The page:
colossians - an exhortation for unity in love



In our previous studies, we have seen how the inspired Apostle warned the Colossians of the Judaisers, who sought to add elements of the Mosaic Law (combined with their own traditions) to the requirements of the Gospel. And a key feature of their “philosophy”, was the insistence on Circumcision for salvation. They taught “except ye be circumcised after the manner of Moses, ye cannot be saved” (Acts 15:1), and it is this requirement which is especially dealt with in the Epistle to the Colossians, where Paul expounds the true significance of circumcision, and how the spiritual points it taught might be manifested by the disciple. He speaks of the Lord Jesus as being “the head of all principality and power: in whom also ye are circumcised with the circumcision made without hands, in putting off the body of the sins of the flesh by the circumcision of Christ” (Col 2:11). In some sense then, although the Gentile believers at Colosse were physically uncircumcised (2:13), the spirit of circumcision took place in their union with Christ, for in him they are deemed to be “circumcised” – but “without hands”.

In actual fact, the ordinance of Circumcision did not originate in the Law, irrespective of what claims the Judaisers had made. The Lord Jesus made this clear in his dialogue with the Jews: “Moses therefore gave unto you circumcision; (not because it is of Moses, but of the fathers); and ye on the Sabbath day circumcise a man” (Jno 7:22). The reason why Moses enjoined circumcision upon Israel then, was not because it formed part of the other ordinances which came by him, but because it was “of the fathers”. It was a practice which became incorporated into the Law, but in actual fact, had it’s origin with the Abraham (Acts 7:8), and was associated with the giving of the New covenant to him.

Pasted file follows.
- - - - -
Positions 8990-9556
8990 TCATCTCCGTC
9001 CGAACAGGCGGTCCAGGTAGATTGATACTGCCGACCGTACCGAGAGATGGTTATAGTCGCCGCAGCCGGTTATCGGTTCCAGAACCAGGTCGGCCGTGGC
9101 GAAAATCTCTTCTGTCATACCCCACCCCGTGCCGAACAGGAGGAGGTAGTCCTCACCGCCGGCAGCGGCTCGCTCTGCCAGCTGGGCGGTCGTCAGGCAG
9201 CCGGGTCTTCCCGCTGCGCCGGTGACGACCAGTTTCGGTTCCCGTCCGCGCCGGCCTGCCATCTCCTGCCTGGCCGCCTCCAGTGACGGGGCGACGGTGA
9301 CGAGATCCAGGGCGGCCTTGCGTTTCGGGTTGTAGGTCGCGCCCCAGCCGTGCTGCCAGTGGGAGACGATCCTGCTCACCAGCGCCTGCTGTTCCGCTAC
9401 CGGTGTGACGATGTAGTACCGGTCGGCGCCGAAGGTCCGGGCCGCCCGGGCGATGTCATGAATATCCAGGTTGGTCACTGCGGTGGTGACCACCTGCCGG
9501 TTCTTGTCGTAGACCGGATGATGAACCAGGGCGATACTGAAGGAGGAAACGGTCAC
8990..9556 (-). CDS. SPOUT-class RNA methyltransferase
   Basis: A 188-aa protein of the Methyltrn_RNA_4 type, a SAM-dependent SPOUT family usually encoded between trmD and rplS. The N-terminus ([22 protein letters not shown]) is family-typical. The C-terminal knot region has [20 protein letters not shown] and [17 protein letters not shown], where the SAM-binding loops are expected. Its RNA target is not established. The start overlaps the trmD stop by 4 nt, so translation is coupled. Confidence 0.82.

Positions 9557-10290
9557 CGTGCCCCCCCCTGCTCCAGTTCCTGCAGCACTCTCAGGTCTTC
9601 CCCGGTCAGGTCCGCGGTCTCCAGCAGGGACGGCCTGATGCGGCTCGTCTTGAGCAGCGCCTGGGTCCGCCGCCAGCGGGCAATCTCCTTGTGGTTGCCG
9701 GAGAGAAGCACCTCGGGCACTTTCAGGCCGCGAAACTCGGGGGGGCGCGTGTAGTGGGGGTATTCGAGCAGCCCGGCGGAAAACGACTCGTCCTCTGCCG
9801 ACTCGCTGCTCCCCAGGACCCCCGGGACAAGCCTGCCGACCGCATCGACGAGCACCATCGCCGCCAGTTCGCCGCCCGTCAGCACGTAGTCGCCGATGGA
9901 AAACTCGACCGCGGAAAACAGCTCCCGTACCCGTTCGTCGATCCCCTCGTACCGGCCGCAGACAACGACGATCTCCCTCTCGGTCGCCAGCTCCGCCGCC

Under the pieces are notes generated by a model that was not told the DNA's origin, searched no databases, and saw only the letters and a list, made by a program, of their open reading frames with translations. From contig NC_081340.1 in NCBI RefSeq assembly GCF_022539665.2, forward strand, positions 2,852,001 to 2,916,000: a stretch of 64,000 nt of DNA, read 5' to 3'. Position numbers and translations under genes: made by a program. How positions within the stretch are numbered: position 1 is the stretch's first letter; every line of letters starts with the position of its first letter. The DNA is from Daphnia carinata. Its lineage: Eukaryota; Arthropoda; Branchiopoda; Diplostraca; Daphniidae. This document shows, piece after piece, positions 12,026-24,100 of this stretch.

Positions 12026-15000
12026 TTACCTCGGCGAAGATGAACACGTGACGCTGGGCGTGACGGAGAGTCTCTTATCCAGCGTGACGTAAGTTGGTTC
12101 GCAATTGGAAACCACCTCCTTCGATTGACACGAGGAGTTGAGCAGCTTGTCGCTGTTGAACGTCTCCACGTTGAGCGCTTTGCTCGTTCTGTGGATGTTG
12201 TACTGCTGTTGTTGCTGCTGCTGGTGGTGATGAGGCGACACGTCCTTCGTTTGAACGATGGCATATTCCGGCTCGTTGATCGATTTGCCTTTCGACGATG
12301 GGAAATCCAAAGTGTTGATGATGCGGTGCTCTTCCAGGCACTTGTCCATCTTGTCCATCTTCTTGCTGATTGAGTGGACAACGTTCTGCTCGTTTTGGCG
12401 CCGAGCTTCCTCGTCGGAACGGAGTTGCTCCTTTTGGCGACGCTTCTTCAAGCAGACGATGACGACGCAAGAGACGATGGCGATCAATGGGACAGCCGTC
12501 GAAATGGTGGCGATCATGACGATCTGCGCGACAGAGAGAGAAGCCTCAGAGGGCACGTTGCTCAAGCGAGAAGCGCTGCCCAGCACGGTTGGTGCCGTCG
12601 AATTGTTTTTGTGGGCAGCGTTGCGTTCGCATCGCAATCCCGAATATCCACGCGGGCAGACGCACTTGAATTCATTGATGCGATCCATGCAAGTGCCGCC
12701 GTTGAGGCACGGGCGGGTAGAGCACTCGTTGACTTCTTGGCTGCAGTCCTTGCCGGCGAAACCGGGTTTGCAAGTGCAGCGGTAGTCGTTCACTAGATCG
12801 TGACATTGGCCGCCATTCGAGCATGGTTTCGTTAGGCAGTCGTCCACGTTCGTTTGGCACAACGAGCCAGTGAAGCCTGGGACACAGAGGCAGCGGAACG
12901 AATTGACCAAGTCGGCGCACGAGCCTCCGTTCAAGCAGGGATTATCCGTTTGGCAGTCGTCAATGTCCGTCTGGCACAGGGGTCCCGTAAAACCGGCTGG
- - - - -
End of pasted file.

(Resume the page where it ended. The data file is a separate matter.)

Genesis chapter 17, verses 1-9 describes the giving of certain promises to Abraham, including the establishment of a covenant between him and his seed – particularly the pre-eminent seed, even the Lord Jesus Christ. It speaks ultimately of the future, when Abraham’s seed shall be given – with him: “all the land of Canaan, for an everlasting possession; and I will be their God”. And as a token of that covenant, the practice of circumcision was commanded: